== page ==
New findings on different treatment options including new therapies for prostate cancer were presented at the 13th European Cancer Conference (ECCO).
A Dutch study suggested treating prostate cancer patients with higher doses of radiotherapy significantly improved patient outcome and treatment over a five-year period. Another evaluated which patients would benefit from early adjuvant anti-androgen therapy. Data was presented on a new compound to treat androgen independent prostate cancer. An Australasian study reviewed the benefits of administering maximal androgen deprivation treatment before radiotherapy.
The Dutch study, a multicentre randomised Phase III trial, recruited 669 patients with stage T1b-T4N0M0 (free from cancer in the lymph nodes and no metastasis has occurred) prostate cancer and with baseline characteristics of median PSA (prostate specific antigen) of 13.0ng/ml. 63% of patients had T1-2 tumours (smaller tumours localised to the prostate). Patients were divided into three prognostic groups of low, intermediate and high risk which included 18%, 27% and 55% of patients respectively. These groups were treated with either the higher dose of radiotherapy at 78Gy or the conventional dose at 68Gy. Some of the patients from the intermediate and high risk groups were also receiving hormonal therapy (143 in total).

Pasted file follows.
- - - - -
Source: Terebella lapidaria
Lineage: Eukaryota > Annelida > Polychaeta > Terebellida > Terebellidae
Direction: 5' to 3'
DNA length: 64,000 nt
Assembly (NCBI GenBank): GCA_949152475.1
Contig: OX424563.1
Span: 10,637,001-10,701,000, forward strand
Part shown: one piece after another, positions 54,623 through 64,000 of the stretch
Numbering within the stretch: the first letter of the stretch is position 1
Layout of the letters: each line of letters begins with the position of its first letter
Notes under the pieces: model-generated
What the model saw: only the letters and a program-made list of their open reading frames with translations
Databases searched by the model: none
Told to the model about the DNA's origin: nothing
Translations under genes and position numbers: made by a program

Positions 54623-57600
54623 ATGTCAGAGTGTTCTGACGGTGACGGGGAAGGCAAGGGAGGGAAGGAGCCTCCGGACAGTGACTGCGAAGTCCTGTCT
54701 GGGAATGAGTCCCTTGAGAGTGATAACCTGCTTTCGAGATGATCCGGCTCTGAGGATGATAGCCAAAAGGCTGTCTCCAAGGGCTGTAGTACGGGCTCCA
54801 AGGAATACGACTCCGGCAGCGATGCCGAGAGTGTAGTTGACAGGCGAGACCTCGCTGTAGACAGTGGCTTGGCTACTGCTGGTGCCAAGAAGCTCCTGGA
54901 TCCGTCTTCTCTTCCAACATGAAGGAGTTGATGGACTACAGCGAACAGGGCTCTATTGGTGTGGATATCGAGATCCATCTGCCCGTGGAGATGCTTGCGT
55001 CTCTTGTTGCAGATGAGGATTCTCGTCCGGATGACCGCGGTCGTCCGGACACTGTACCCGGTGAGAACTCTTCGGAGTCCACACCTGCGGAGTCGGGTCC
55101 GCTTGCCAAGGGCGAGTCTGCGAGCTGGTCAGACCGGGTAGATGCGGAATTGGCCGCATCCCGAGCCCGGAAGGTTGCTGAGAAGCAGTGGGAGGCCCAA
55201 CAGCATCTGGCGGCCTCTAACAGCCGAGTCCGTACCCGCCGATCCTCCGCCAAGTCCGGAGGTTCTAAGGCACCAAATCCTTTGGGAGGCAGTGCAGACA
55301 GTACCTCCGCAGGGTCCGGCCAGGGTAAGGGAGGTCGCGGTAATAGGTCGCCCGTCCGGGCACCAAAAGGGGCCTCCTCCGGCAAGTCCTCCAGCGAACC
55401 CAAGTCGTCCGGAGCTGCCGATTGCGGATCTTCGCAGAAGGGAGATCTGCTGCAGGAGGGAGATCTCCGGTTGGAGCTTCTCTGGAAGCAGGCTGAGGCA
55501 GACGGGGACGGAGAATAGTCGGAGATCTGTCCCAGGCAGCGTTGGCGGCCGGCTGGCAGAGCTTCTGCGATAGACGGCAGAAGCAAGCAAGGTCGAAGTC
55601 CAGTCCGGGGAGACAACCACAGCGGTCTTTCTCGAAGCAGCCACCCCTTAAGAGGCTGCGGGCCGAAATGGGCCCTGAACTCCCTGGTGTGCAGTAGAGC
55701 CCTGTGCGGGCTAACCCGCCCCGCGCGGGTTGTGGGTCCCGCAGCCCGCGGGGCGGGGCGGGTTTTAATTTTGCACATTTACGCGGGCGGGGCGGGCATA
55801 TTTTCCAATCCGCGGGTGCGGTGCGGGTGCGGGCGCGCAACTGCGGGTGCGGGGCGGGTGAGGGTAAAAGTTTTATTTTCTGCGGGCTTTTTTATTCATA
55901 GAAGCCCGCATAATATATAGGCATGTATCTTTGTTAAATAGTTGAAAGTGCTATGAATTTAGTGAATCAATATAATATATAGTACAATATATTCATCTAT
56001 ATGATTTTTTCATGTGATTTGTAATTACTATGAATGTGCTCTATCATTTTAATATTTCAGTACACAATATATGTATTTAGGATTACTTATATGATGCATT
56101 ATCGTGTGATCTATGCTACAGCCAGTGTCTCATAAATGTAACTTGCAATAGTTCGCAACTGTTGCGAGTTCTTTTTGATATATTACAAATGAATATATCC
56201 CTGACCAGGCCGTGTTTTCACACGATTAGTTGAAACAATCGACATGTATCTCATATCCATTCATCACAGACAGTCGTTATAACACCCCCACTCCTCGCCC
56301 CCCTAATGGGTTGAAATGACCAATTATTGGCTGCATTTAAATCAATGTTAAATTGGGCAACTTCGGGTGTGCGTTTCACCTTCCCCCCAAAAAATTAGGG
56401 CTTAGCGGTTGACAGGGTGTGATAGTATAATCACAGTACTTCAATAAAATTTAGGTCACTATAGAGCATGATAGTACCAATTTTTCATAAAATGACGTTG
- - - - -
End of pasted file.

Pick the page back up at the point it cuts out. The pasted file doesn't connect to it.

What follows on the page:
Kirsten Mason | alfa
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